Timbuktu (2014)

Timbuktu is set in the Malian city of that name (albeit filmed in the director’s native Mauritania) as ISIS militants ride into town to take control. This sounds like a deeply depressing subject matter — and there certainly is a lot to be depressed by — yet the film manages to find an affecting balance between two apparently disparate emotional registers (comic and tragic). There’s a tension between these fundamentalists and their set ideas, and the reality which they face in the quietly observant population, who have little desire to change their ways — nor indeed, as their imam puts it to the fundamentalist leader, any real religious failing they need to correct. And so, as the film goes on, the wry comedy and easy laughter of the early sections — small acts of defiance towards the occupiers (a football game without a ball, singing and playing music at night) — tips towards revulsion at the way the fundamentalists push their largely pointless agenda and punish the locals. In some ways what’s most difficult to deal with, but which also allows a small potential for hope, is that everyone in the film has a basic humanity, and has reasons for acting the way they do. The ISIS leaders show a willingness to talk issues over, while also being unable to always live up to their own ideals (the leader played by Abel Jafri sneaks away to smoke a furtive cigarette at one point). Meanwhile, the locals have their faults too: one of the big dramatic arcs in the film deals with Ibrahim Ahmed’s cattle herder Kidane, who accidentally kills a fellow townsman in a petty squabble. If there’s no black-and-white judgements on display here, there is instead a certain moral clarity: bad people sometimes do decent things, and vice versa, but they still approach the world and its problems in fundamentally different ways. It’s the resistance to the occupiers’ petty bureaucratic mindset that the film valorises, and which continues to resound after the film has finished.


© Le Pacte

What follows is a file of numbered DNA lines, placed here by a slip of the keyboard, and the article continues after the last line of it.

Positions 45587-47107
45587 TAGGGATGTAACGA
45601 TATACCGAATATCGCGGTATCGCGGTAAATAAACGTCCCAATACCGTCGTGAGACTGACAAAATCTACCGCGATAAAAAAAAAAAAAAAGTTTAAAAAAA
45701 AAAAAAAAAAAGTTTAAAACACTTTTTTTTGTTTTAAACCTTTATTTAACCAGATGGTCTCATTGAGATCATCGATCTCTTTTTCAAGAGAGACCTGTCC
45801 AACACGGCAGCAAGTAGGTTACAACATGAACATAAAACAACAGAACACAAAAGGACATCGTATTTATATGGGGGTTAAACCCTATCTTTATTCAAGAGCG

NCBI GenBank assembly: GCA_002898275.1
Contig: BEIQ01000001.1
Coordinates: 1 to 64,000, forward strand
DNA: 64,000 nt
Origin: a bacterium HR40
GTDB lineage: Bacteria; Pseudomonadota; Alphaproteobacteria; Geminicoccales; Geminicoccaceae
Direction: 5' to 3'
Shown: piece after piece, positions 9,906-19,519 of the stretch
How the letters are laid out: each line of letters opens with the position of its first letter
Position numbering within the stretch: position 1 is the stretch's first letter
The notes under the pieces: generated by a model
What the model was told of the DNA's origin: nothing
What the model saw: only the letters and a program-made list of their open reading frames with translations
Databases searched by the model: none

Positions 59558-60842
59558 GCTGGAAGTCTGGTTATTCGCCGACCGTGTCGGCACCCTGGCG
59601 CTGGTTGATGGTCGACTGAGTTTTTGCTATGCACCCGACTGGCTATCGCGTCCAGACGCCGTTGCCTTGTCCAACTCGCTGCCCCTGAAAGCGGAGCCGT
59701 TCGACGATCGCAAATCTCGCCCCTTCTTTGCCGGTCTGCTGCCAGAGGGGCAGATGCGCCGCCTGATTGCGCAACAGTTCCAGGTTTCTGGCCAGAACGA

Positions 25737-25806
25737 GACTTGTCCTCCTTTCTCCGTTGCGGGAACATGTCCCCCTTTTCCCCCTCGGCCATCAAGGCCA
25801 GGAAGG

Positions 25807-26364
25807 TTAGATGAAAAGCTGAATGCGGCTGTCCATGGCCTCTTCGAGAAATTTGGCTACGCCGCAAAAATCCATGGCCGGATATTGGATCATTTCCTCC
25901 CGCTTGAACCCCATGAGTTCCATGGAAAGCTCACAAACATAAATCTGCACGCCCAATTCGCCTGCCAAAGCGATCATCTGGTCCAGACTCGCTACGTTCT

NEW RELEASE FILM REVIEW
Director Abderrahmane Sissako | Writers Abderrahmane Sissako and Kessen Tall | Cinematographer Sofian El Fani | Starring Ibrahim Ahmed [as “Ibrahim Ahmed dit Pino”], Abel Jafri | Length 96 minutes || Seen at BFI Southbank (NFT2), London, Tuesday 2 June 2015

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La Vie d’Adèle: Chapitres 1 & 2 (Blue Is the Warmest Colour, 2013)


NEW RELEASE FILM REVIEW || Director Abdellatif Kechiche | Writer Ghalia Lacroix (based on the graphic novel Le Bleu est une couleur chaude by Julie Maroh) | Cinematographer Sofian El Fani | Starring Adèle Exarchopoulos, Léa Seydoux | Length 180 minutes | Seen at Cineworld Haymarket, London, Monday 25 November 2013 || My Rating 4 stars excellent


© Wild Bunch

There has been, it must be said, a lot written about this new movie, winner of the Palme d’Or at the 2013 Cannes film festival, and very little of it has particularly engaged with the film itself. Which suggests that the film’s most famous scene between the two female protagonists was a little bit of canny marketing to generate column inches. That aside (and I’ll deal with that particular scene later in my review), “The Life of Adèle: Chapters 1 & 2” — it takes its English title from the graphic novel from which it is adapted — is a bold and compelling coming of age film focused on one young woman growing up in the suburban fringes of Lille, a city in France which lies near the border with Belgium.

Continue reading “La Vie d’Adèle: Chapitres 1 & 2 (Blue Is the Warmest Colour, 2013)”